Future buyers of the electric pickup truck will choose between three battery packs.
When we talk about electric pickup trucks, we think about Rivian R1T, GMC Hummer EV, Tesla Cybertruck, and the Ford F-150 EV. Other players, such as Lordstown Motors, are only remembered by those who follow the future products in this segment very closely. Another example is Atlis and its XT electric pickup truck. We knew very little about it until the company gave us more details: power, torque, pricing, and battery pack options.
We have already mentioned some of these aspects in our “Everything We Know” article about it. You already know, for example, that the XT will have 300, 400, and 500 range options, but we did not know the capacity of the smallest battery pack.
Atlis told InsideEVs the cheapest option would offer 125 kWh and cost $45,000 for the short-wheelbase truck. The company did not disclose the intermediate battery pack size, which delivers 400 miles, but we would bet on something between 175 kWh and 200 kWh. The price was also not disclosed, but a $65,000 price tag seems almost logical.
The Atlis XT with gooseneck or fifth-wheel can have 500 miles of range with its 250 kWh battery pack. With a 35,000 pounds towing capacity and a payload of 5,000 lb, that option will cost $85,000. It is worth reminding that the Atlis XT will be a full-size truck, with bed options ranging from 6.5 feet to 8 feet. With the latter, the electric pickup truck would also be available as a dually.
Apparently, all XT versions will deliver 600 hp – measured as continuous power – and 12,000 pound-feet of torque at the wheels. With one motor for each wheel, we did not know if Atlis would install them as in-wheel motors, like Lordstown.
The video below clarifies that. It shows that the Buck – the development platform the company is using for its XP platform – has its motors placed in the chassis. That avoids unsprung mass issues.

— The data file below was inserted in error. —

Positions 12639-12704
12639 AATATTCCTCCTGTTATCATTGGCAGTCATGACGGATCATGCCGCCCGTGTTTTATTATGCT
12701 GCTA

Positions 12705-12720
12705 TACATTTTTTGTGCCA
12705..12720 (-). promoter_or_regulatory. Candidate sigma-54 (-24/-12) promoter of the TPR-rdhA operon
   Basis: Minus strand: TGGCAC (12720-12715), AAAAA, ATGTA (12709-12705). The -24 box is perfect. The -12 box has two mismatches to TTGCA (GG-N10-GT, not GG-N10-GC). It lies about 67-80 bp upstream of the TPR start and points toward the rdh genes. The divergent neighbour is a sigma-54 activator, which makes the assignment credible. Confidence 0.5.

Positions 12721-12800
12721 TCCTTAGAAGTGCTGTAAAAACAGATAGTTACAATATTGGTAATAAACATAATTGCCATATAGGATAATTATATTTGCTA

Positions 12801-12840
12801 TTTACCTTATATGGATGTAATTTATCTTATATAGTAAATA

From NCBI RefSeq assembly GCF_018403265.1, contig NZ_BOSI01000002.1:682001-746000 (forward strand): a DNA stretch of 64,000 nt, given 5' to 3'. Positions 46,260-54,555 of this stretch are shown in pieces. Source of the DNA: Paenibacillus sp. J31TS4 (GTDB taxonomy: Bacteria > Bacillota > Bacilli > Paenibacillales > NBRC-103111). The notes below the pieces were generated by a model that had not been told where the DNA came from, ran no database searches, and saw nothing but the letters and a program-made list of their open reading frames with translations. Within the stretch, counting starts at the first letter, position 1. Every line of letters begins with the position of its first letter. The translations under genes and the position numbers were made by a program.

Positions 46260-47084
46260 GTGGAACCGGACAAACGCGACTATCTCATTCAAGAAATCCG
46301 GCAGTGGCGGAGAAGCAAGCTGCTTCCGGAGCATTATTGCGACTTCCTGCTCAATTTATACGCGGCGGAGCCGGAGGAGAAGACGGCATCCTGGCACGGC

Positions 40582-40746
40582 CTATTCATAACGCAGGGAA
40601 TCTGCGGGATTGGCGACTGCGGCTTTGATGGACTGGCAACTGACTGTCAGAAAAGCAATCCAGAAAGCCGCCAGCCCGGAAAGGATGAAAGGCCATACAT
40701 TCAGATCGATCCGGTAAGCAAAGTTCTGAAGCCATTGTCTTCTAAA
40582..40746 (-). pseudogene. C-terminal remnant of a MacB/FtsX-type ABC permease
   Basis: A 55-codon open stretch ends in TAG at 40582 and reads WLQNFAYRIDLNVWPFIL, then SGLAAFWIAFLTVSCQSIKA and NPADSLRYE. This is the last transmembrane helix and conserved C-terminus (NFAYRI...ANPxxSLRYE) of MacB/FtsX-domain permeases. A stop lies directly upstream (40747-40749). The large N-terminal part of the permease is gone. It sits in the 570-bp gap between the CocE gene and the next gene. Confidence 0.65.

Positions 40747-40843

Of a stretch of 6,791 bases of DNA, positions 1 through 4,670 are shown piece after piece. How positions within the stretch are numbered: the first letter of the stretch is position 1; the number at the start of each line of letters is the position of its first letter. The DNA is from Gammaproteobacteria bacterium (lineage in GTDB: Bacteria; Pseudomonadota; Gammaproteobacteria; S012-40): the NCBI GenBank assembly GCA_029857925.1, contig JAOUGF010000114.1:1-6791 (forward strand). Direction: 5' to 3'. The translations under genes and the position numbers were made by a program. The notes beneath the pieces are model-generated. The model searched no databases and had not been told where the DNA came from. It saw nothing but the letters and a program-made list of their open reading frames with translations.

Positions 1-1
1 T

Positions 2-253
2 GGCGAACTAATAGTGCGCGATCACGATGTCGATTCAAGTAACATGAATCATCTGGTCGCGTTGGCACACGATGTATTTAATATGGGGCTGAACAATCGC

In this video, we can also see that Atlis will have steer-by-wire, something that will demand robust, redundant systems for drivers to be absolutely safe when driving it. Having no physical connection with the front wheels will also make driving feel a real challenge about this new pickup truck. Not that full-size pickup trucks and their recirculating-ball steering boxes are fantastic about that, but this may be tricky to address.
Atlis mentions brake-by-wire systems as well. If that is correct, that is something else that will require really reliable and redundant systems to reassure prospective buyers. When Daimler presented the SBC brake-by-wire system on the 2001 SL (the R230), a savvy journalist asked one of the company’s engineers if he trusted the system.
When the engineer said he did, this journalist insisted and asked him if he would put his family in a car and accelerate up to 200 km/h before hitting the brakes not to crash into a concrete barrier. That engineer said he would never do it. In December 2005, Daimler decided not to use SBC brakes in any of its cars anymore.
Things may have evolved a lot in these 15 years – as the Audi E-Tron is trying to prove – but will Atlis present a trustworthy solution nobody else has dared to adopt? In a full-size electric pickup truck?
To get there, the company plans to build 100 pre-production prototypes in 2021. It intends to start selling the XT in 2022. From what we have seen so far, it may take a lot more time than that: we’re yet to see a working prototype of the new electric pickup truck. Hopefully, Atlis will have one to present anytime soon.
Source: Atlis Motor Vehicles